Do Little Things with Great Love

therese_podcast_300px_0-2It’s St. Therese’s feast day on Saturday (Oct. 1), and her words have been on my mind and heart recently as I’ve been praying her Novena. I finished reading her autobiography, The Story of a Soul, last month; and one theme in particular has stayed with me as I go about my daily tasks: we are to do little things with great love.

We learn from this Doctor of the Church, that our path to becoming more like Jesus is really all about how we love. Moreover, it’s all about how we love in the little things. In the little encounters and duties of our daily lives we will discover whether we really have love. The presence of love will be more apparent in the quiet acts of service than in the loud displays of our faith. It is truly revealed in the hidden charities that few see, rather than the public demonstrations.

If the little activities of our days do not reveal much love, then we can see the opportunities we have to redeem. And redeem them we must. As Saint Paul says, “If I have not love, I am nothing;” and “if I have not love, I gain nothing” (1 Cor. 13:2-3). Whether we do great things or small things matters not for eternity. What matters for eternity is that we did what God called us to do with great love. Whether you make a meal today, sweep a floor, hold a door, pick up someone else’s trash, pay for someone’s meal, give someone your seat, or clean up yet another potty training accident–do it with great love. We must all get to the place where we can say with conviction of heart, along with St. Therese, “My vocation is LOVE!”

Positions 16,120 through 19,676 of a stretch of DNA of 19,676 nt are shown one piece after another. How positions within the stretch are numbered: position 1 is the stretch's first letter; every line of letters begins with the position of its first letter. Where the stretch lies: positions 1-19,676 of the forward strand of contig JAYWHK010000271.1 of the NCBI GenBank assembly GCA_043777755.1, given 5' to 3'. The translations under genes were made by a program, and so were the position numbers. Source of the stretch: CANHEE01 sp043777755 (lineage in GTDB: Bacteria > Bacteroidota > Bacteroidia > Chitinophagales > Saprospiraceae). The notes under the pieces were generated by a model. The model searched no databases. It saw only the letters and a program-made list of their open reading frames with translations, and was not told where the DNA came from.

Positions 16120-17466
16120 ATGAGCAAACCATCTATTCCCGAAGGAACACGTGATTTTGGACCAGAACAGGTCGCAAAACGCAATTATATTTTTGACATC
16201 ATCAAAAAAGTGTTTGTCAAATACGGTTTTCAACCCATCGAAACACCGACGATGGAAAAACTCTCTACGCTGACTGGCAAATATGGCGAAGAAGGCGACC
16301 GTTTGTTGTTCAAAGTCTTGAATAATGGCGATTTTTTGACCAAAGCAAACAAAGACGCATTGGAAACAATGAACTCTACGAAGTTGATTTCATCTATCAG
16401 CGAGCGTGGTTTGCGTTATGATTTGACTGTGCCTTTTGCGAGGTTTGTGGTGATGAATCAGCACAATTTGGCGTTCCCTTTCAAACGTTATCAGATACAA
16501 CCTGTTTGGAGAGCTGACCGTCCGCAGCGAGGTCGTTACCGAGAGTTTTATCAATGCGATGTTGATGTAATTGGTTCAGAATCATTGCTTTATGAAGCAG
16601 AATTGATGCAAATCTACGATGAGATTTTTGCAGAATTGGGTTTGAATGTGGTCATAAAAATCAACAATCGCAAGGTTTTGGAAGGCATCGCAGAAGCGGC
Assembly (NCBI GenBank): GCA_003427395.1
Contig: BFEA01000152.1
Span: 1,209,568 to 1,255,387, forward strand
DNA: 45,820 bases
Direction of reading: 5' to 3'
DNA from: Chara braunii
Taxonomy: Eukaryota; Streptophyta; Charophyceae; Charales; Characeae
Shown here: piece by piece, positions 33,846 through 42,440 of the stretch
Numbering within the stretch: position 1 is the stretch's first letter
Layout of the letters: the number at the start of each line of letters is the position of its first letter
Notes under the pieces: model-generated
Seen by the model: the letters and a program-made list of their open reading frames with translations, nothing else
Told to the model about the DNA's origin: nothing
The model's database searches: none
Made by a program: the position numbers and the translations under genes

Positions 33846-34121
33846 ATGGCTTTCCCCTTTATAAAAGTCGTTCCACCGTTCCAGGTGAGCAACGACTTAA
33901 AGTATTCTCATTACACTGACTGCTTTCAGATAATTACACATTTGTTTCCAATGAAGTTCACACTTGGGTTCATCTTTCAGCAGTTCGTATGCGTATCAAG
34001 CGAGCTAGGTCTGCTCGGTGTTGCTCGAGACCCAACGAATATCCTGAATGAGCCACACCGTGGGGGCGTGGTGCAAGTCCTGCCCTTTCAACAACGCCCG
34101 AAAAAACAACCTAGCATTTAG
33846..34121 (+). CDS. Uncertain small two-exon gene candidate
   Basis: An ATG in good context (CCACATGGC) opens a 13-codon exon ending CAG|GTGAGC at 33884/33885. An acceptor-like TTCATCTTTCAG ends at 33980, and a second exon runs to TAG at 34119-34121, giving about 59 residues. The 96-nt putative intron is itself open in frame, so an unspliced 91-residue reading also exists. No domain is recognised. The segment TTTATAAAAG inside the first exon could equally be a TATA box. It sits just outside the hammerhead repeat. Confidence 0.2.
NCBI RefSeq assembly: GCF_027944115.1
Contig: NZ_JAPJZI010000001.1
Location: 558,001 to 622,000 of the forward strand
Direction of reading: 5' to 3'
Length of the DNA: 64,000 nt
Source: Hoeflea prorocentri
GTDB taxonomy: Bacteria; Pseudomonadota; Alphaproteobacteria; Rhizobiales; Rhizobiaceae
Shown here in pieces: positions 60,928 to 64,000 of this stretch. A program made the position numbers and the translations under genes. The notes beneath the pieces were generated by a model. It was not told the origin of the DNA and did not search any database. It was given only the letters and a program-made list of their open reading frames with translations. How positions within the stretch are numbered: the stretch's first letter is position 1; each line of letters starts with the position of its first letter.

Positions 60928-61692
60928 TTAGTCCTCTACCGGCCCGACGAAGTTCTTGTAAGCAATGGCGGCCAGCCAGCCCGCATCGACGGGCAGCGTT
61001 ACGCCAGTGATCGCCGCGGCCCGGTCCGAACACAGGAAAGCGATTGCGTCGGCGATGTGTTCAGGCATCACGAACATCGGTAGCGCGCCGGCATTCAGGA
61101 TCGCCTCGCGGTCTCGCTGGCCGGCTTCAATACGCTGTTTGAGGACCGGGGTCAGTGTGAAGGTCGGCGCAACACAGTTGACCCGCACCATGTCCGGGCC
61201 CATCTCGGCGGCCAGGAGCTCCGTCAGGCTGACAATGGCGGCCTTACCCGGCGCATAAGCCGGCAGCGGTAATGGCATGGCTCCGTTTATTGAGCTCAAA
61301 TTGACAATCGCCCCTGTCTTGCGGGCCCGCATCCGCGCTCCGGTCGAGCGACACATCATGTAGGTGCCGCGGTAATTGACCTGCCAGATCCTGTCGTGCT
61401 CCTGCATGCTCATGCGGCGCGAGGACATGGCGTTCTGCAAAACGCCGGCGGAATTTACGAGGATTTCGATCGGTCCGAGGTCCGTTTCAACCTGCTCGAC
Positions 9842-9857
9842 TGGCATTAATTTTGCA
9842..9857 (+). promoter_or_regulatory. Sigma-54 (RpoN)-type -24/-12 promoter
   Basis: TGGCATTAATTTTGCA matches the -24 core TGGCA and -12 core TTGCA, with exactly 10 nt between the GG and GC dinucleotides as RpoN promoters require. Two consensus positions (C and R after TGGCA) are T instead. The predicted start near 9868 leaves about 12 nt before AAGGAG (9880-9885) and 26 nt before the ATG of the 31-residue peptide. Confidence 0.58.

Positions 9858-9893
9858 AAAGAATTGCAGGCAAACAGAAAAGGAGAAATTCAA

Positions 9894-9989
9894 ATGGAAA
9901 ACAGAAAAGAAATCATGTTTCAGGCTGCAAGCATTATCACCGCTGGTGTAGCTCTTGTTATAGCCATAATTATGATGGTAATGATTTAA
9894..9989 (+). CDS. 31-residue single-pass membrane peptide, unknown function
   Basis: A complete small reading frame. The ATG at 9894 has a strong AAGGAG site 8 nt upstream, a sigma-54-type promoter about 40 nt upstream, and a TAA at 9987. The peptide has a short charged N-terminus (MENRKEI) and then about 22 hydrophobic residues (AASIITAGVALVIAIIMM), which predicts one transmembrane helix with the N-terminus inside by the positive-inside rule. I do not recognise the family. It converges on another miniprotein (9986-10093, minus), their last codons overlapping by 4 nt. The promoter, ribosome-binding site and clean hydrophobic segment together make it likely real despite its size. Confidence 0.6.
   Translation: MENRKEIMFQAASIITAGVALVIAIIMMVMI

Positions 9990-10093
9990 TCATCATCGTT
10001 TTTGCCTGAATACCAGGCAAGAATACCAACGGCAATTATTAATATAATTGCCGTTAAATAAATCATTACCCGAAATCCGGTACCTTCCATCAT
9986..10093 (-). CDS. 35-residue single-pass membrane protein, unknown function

Learning to Meditate, Part 1: Recognizing the Simply Profound

little-prayer-1423905-640x790Developing the habit of mental prayer (Christian meditation) is vital to Catholic or Christian spirituality, but it is also a challenging practice in our fast-paced, modern lives. I personally can say that I have struggled in developing the habit myself. Aside from setting aside the time for mental prayer, there is also the effort it takes for us to push distractions from our mind in the midst of it. We are not alone — most of the great saints of the Church attest to the challenging “work” of mental prayer. We are also not without resources. Aside from the many saints and Doctors of the Church who have taught us about mental prayer, there are many good current formulas and guides to help us develop a rich life of quiet meditation with our Lord. I recently found a wonderfully helpful guide that I am so happy to share: The Practice of Mental Prayer. Continue reading “Learning to Meditate, Part 1: Recognizing the Simply Profound”